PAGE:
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Universal Waste

Universal Waste. Changing Regulations. Started with Businesses and Extended to households These a common products with lower hazard properties No longer allowed to throw in trash -Mercury Containing Devices -Aerosol Cans -Batteries -Televisions -Fluorescent Bulbs

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Universal Waste

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  1. Universal Waste

  2. Changing Regulations • Started with Businesses and Extended to households • These a common products with lower hazard properties • No longer allowed to throw in trash • -Mercury Containing Devices • -Aerosol Cans • -Batteries • -Televisions • -Fluorescent Bulbs • -Computers • -Electronic Devices

  3. Batteries • Alkaline • NiCad • Lithium • Button Cell • Sealed Lead Acid

  4. Alkaline Batteries • Most Common • AA, AAA, C, D 9volt • Mercury content 0.10-0.025% or none • Recycled by • Electrolyte neutralization • Zinc & Magnesium extracted, used in construction material • Steel Smelter (shredded)

  5. NiCad/Lithium Batteries • NiCad batteries contain Nickel/Cadmium or Nickel Metal Hydride. • Lithium batteries are the fastest growing type due to their higher performance & reliability. • These batteries are found in cell phones, power tools, cordless devices • Recycled by • Disassembly • Electrolyte neutralization • Heavy metals recovery • Sold back into manufacturing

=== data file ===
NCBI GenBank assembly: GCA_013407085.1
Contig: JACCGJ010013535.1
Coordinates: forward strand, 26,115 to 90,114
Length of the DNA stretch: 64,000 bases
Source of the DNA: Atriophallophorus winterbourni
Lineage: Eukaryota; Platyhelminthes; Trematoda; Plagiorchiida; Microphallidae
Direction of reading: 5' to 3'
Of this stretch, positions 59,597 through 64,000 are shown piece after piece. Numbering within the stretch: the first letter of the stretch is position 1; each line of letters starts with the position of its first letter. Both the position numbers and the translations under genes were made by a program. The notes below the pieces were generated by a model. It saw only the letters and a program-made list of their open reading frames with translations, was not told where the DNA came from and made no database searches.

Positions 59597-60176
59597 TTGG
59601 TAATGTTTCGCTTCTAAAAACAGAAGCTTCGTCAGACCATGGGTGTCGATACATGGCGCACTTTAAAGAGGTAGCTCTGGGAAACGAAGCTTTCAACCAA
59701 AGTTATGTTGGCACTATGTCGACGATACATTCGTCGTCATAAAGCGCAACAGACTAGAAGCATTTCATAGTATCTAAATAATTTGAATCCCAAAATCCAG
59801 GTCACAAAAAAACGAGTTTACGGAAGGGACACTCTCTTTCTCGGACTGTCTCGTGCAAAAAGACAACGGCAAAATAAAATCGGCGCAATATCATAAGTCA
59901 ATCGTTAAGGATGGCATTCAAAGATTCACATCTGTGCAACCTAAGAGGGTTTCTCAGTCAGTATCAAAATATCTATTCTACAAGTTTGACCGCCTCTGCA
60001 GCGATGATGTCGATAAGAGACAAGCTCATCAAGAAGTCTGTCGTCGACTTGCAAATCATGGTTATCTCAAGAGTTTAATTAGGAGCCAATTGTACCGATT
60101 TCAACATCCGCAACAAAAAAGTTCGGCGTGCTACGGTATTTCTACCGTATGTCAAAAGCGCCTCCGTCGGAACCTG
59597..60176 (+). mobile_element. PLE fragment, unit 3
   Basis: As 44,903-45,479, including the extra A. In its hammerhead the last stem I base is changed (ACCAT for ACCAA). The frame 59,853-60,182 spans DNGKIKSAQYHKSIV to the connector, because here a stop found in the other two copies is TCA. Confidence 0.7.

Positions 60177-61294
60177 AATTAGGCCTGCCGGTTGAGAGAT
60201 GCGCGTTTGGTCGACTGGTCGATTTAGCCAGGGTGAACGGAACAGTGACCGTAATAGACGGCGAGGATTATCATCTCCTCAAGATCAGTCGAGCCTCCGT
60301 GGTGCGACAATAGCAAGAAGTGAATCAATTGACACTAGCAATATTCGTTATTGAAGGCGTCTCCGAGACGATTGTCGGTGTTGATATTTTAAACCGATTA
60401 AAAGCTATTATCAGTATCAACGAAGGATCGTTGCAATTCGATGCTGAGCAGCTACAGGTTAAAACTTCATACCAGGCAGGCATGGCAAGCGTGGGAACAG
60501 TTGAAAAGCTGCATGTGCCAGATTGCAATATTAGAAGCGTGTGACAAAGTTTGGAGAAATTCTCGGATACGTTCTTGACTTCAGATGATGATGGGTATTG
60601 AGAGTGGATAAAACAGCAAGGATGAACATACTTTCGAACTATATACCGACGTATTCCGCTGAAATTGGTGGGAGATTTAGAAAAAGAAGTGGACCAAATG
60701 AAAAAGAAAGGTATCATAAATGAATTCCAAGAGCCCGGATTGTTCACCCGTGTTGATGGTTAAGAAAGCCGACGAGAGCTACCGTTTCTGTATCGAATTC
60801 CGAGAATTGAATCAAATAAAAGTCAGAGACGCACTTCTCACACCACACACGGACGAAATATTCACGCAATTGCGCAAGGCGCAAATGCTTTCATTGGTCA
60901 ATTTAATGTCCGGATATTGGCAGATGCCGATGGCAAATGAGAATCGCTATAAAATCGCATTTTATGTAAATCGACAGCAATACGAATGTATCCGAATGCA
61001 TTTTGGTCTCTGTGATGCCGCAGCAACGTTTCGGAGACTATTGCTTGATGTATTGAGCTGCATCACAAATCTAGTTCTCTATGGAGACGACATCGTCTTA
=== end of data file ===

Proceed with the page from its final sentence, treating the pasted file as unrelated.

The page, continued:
6. Button Cell Batteries • Mercuric Oxide, Silver Oxide, & Zinc Air • Watchers, calculators, pagers, hearing aids • Metal content • Mercuric Oxide 35-50% • Silver Oxide 0.4-1.0% • Recycled by • Shredding • Electrolyte neutralization • Heavy metals recovery

  7. Sealed Lead Acid Batteries • Computer backup, lawnmower starters, large flashlights • Lead 50-75% • Recycled by • Lead extracted in smelter plant • Acid separation and treatment • Materials reclaimed and sold back to manufacturers.

  8. Aerosol Cans All Types of Aerosols- Full, Partially Full and Empty

  9. Mercury Switches/Devices • Tilt sensors • Doors • Lids • Temp switch • Thermometers • Thermostat probes

  10. Collection • Do not try to dismantle -Store and Label as Universal Waste • Broken Switches/Devices -Collect any spilled Mercury and Store in a plastic container • Notify & Arrange Disposal with EH&S (X46778) -Call prior to delivery at Waste Storage Building

  11. Fluorescent Light Tubes • Fluorescent tubes • All (California) • High intensity discharge (HID) • Sodium vapor • Metal halide • Some automobile • Floodlights

  12. Mercury Concentrations • Fluorescent lamp • T12 ~ 41mg • T8 ~ 30mg • Low mercury lamps ~1/3 • HID • Metal halide • 75 watt ~ 20mg • HP sodium • 50 watt ~8.3mg • 1000 watt ~25mg

  13. Incandescent Light Bulbs These are also collected.

  14. Lamp Collection • Physical Plant/Facilities is responsible for collecting lamps when doing routine or scheduled change outs. • All Labs/Studios are responsible for collecting lamps when it is part of their equipment.